ENSOBURGH — There is a two-person race to represent Enosburgh and Montgomery in the Vermont House. Democrat Dennis Williams is challenging incumbent Republican Felisha Leffler.
The Messenger spoke with both candidates on Thursday.
Below is the interview with Dennis Williams.
COVID-19 exposed the cracks in Vermont’s social safety net. What else, if anything, should the legislature be doing to address the impact of the pandemic on low-income Vermonters?
“I think the legislature should focus on the feeding and housing of Vermonters,” Williams said.
He praised the state’s COVID-19 rent assistance program, saying, “we need to look at ways to keep people housed.”
One priority for Williams is “quality health care that’s not tied to employment.” All of those who lost their jobs during the pandemic have also lost their health insurance, he pointed out.
If the U.S. Supreme Court overturns the Affordable Care Act, more people, including those with pre-existing conditions, will be shut out of health care, Williams added.
“We need to make health care available to everyone as a human right,” he said.
Williams also favors raising the minimum wage. Putting more money in people’s pockets means they will, in turn, have more to spend, he said, which can benefit local businesses.
What should the state do to address the need for affordable, quality childcare?
Williams said schools should offer childcare training at the state’s technical centers to increase the number of available staff.
He would increase childcare subsidies. “It’s an important social issue,” Williams said. “People need quality childcare so they can feel comfortable leaving their child.”
Society benefits “in the long run by having quality childcare,” he added.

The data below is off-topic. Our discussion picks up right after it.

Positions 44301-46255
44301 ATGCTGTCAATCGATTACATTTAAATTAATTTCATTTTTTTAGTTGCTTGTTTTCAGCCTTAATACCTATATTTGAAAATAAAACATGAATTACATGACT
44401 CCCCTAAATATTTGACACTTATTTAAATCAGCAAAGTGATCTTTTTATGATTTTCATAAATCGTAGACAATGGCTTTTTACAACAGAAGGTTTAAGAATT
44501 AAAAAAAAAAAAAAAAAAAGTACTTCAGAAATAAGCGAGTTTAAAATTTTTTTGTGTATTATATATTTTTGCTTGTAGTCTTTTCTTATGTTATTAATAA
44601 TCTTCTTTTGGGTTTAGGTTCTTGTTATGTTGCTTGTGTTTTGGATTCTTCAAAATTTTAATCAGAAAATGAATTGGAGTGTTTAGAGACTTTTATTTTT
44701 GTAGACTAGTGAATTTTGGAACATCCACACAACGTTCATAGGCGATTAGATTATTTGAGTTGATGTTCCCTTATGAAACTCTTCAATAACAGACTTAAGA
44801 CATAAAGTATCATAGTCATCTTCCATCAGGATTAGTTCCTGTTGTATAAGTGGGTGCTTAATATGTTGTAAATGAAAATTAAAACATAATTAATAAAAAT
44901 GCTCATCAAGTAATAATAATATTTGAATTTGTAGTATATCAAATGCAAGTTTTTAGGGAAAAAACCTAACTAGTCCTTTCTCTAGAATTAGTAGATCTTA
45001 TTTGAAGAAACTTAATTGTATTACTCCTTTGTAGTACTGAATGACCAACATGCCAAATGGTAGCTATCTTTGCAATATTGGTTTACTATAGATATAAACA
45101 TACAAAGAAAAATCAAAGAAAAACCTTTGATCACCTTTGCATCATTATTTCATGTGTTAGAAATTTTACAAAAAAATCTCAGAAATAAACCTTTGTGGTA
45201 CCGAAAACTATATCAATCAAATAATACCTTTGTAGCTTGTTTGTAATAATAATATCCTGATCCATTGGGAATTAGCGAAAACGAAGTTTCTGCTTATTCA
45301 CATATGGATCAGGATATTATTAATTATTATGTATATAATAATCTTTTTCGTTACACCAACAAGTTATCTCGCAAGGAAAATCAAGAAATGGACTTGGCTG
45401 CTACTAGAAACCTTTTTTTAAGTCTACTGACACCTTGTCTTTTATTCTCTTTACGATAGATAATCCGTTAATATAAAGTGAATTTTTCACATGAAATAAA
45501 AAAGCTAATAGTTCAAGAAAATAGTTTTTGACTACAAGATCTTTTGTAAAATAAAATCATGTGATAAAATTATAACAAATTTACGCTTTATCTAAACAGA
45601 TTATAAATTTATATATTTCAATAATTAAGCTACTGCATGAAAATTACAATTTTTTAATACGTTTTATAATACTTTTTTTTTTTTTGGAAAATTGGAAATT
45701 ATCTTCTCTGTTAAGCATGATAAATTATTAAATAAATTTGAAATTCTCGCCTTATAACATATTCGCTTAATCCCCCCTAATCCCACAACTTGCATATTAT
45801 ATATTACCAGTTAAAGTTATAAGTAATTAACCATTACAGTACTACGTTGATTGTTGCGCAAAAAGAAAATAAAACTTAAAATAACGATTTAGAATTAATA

A substantial deficit is projected for the fiscal year 2022 budget. How should the legislature address anticipated shortfalls?
“There’s the Rainy Day Fund, for one thing,” Williams said.
“We’re going to have austere budgets,” he said. Legislators will need to look at the costs and benefits of programs when creating the budget, he said.
What about the Education Fund, which is also expected to take a big hit from COVID-19?
The state will likely “lean heavily on the federal government for assistance,” Williams said.
Raising taxes to fill the gap is not an option in his view. Schools will have to look at “how to tighten the belt, so to speak,” he said.
Williams also emphasized that the state has to fulfill its tension obligations to teachers and state employees.
The legislature this session took some steps to address concerns about use of excessive force by police and the inequities in how often people of color are subjected to motor vehicle stops and criminal charges. Do you think those actions were sufficient or is there more to be done?
“I don’t think we should ever stop looking at this issue, until we get it right,” Williams said.
“There is bias in our culture,” he added.
Scientists largely agree action is needed to delay the worst impacts of climate change. Vermont is also starting to see the impacts of a changing climate firsthand, with shorter winters, harsher storms and so-called “climigration.” What actions, if any, do you feel the legislature should be taking to reduce Vermont’s share of carbon emissions and ready the state for the effects of a changing climate?
“We can’t ignore climate change,” Williams said, adding that he sees evidence of it in his own backyard as the mix of trees in the woods is changing as winters become shorter and warmer.
He supports investments in weatherization and transitioning to less dependence on fossil fuels.
“Broadband access would give us the opportunity to work from home, cut down on emissions,” Williams said, as working from home would reduce commuting.
How can the state help create a secure future for its agricultural sector?
Williams noted that farmers have been diversifying, with many dairy producers adding maple syrup production.
With the price of milk set federally, “Vermont could lobby its hardest to make sure that price is up where it needs to be,” he said.
There also needs to be better marketing of Vermont dairy products. “If we could market Vermont milk as well as we market Vermont maple syrup, we’d be doing something,” Williams said.